What you can do instead is set up a Facebook page for your educational site (if you have not done so already) and ask people to Like you there.

      You can also submit your site to Product Hunt and look for up-votes there.

      See if you can get coverage of your website in the local press, or look for other means of building your brand.

      Google reviews are not going to be available to you as a virtual business with no address, so you must look for alternative ways to reassure customers that your website is beneficial.

      Review stars are only one form of social proof. You will need to use other means of social proof to convince potential subscribers that your course is helpful.

      Thanks,
      John

  18. Avatar for John LockeAlennajohn says:

    Hi, I have a problem for rating stars in Google. My rating stars have gone again and again. Could any one help me with this problem?

  19. Avatar for John LockeDennis says:

    Can you also add stars for organic searches?

    Like the stars you see when you are Googling?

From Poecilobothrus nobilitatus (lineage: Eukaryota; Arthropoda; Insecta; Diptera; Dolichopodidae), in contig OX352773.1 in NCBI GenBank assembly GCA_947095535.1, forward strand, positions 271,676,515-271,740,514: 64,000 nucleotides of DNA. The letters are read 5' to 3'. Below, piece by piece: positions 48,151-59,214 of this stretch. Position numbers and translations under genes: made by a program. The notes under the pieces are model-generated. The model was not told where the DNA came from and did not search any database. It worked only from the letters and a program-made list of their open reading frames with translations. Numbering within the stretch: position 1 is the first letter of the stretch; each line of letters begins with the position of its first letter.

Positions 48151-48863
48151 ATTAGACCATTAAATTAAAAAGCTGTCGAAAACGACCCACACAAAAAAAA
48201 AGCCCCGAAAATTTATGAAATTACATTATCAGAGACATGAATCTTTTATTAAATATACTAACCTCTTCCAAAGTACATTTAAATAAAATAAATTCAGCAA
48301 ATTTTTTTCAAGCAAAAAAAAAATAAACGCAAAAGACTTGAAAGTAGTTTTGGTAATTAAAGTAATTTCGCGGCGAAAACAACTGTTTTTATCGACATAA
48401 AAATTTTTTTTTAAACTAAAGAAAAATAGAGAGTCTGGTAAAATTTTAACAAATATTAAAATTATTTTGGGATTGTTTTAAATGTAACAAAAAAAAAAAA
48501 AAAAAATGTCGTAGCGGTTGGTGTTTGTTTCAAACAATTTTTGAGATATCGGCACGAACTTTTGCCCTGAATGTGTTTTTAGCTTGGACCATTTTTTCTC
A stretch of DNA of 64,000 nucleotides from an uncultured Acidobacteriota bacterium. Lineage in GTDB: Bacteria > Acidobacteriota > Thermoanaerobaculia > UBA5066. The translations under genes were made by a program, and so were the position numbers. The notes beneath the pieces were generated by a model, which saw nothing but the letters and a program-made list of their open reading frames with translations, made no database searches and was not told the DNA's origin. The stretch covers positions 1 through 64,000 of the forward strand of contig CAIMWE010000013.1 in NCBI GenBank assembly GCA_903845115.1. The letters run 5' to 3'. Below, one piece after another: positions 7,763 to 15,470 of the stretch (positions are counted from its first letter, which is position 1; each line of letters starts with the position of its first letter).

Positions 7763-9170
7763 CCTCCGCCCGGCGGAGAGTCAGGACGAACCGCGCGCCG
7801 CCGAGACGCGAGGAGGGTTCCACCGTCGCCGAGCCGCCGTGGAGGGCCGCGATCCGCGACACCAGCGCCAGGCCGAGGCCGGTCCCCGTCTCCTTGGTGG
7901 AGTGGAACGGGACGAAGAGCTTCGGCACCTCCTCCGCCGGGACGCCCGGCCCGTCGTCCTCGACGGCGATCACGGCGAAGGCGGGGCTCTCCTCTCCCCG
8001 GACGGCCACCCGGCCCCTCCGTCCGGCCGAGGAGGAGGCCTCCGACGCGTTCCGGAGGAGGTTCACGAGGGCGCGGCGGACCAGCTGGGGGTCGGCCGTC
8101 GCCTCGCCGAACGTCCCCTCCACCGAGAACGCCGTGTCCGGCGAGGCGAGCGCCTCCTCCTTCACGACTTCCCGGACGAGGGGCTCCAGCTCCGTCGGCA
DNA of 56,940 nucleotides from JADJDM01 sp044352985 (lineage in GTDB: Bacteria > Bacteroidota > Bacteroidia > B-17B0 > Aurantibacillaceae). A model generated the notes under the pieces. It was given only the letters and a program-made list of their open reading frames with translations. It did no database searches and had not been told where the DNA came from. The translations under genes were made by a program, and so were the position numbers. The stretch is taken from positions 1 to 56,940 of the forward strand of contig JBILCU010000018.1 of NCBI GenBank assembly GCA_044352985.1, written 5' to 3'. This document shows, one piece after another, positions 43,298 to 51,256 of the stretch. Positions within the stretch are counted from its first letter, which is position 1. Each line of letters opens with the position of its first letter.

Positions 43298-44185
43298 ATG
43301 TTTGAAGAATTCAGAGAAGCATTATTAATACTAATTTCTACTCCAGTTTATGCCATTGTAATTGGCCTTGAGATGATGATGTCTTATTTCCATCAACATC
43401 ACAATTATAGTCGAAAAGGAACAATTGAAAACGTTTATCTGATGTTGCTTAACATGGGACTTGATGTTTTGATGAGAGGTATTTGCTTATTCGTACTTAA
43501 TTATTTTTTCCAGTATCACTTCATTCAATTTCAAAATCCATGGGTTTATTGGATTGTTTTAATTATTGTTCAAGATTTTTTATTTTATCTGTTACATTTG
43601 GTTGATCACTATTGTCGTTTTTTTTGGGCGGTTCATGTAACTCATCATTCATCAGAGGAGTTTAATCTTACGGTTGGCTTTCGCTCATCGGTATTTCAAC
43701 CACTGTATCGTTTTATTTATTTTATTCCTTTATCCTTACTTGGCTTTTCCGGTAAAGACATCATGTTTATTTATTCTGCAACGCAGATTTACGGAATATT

Greetings

    Dennis

    • Hi Dennis:

      For your site, it sounds like you are trying to add review stars for your products. It looks like your site is running on Magento, so you will need to add some sort of product review system that supports structured markup, or Schema metadata.

      Your site records reviews, but they are not marked up in Schema or Microformats metadata, so Google cannot parse those reviews to show the stars in Google search.

      You can test to see what structured data Google sees on your page by using their Structured Data Testing Tool.

      What you will be looking for when using this testing tool is Review markup. If the testing tool shows nothing, you will have zero possibility of showing review stars in search.

      Thanks,
      John

  20. Avatar for John LockeMatt says:

    How do we know what search terms our company is indexed for in the maps?

    Thank you in advance for your reply!

    • Hi Matt: